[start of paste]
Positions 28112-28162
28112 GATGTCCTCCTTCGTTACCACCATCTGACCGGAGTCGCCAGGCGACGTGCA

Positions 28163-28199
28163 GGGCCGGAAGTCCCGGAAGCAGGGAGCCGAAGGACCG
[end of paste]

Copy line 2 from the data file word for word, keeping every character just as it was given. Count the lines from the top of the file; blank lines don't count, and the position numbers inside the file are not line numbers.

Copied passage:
28112 GATGTCCTCCTTCGTTACCACCATCTGACCGGAGTCGCCAGGCGACGTGCA